Dealing With Your Ideas

16 October, 2022

We all have ideas. Ideas for businesses, services, apps, a blog post or an article or a book. With some of us, those ideas come in fast and furious. With others, ideas come in a slow trickle. In either case, those ideas tend to pile up either on slips of paper, in notebooks, or in tools like Standard Notes or Simplenote or Evernote or Obsidian or Notion or wherever.

A lot of ideas come into my head each week — for articles, for blog posts, for ebooks, and more. A majority of those ideas wither and die on the vine. Why? Often, I just don’t have the time to tackle them. But in some cases, the ideas just aren’t any good.

In the past, I’d cling to ideas with a knuckle-whitening death grip. Years would pass, and those ideas would still linger. Then, one day I asked myself a hard question:

Is it worthwhile holding on to those ideas, whether they’re on paper or in a digital form, until you can tackle them or better develop them?

After a lot of thought, I came to a conclusion. That conclusion? Get rid of those ideas. Stuffing them away like a squirrel hoarding nuts for winter isn’t going to do any good. It won’t get you any closer to making those ideas a reality. You’ll just increase your digital or paper clutter. Older ideas will be buried under newer ones.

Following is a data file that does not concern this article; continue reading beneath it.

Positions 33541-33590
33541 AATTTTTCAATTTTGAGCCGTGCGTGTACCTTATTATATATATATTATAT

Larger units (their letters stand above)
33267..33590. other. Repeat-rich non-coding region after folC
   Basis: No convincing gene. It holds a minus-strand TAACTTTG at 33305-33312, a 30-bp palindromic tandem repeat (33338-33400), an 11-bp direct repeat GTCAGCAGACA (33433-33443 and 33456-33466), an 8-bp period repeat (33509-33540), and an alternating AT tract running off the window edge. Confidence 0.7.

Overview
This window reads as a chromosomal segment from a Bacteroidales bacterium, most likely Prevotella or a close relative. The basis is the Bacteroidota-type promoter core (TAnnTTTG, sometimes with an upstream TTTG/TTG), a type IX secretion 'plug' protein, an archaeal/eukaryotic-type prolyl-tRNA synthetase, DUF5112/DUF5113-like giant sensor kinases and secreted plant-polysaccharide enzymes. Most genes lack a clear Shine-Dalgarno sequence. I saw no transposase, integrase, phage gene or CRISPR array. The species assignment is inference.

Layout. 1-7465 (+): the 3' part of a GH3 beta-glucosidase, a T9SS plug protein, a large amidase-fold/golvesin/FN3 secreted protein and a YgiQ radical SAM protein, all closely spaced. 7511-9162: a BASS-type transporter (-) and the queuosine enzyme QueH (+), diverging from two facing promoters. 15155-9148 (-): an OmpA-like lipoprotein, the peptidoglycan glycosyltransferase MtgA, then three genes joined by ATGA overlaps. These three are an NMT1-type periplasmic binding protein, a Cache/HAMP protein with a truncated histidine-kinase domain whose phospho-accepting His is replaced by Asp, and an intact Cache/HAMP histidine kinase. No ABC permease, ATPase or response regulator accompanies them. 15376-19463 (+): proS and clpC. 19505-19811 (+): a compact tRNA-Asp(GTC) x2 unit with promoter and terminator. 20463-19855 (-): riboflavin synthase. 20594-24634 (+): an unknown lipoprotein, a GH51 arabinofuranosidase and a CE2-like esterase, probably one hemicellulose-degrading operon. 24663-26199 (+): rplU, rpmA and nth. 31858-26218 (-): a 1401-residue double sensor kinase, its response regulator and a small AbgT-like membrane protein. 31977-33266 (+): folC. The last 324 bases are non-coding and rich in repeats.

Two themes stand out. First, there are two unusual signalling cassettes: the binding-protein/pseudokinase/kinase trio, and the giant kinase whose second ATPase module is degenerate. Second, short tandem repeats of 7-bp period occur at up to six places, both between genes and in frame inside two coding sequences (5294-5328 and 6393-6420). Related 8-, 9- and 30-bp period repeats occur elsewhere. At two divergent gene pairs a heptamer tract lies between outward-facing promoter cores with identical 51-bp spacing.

Chances are you won’t be getting to any of those ideas, either newer or older. Ever. And unless you regularly review your ideas, I wouldn’t be surprised if you forget about the older ones. Yes, this is the voice of experience speaking.

Some people just can’t let go of ideas. The thought of ruthlessly hacking away at those ideas causes them psychic pain. They freeze and the hoarding continues.

If that describes you, then ask yourself these questions when confronted with your ideas:

If you answer to any of those questions is no then send the idea into the trash bin. You’ll have less to worry about and more time and mental energy to focus on the ideas that are really important. The ideas that will actually result in finished work.

Scott Nesbitt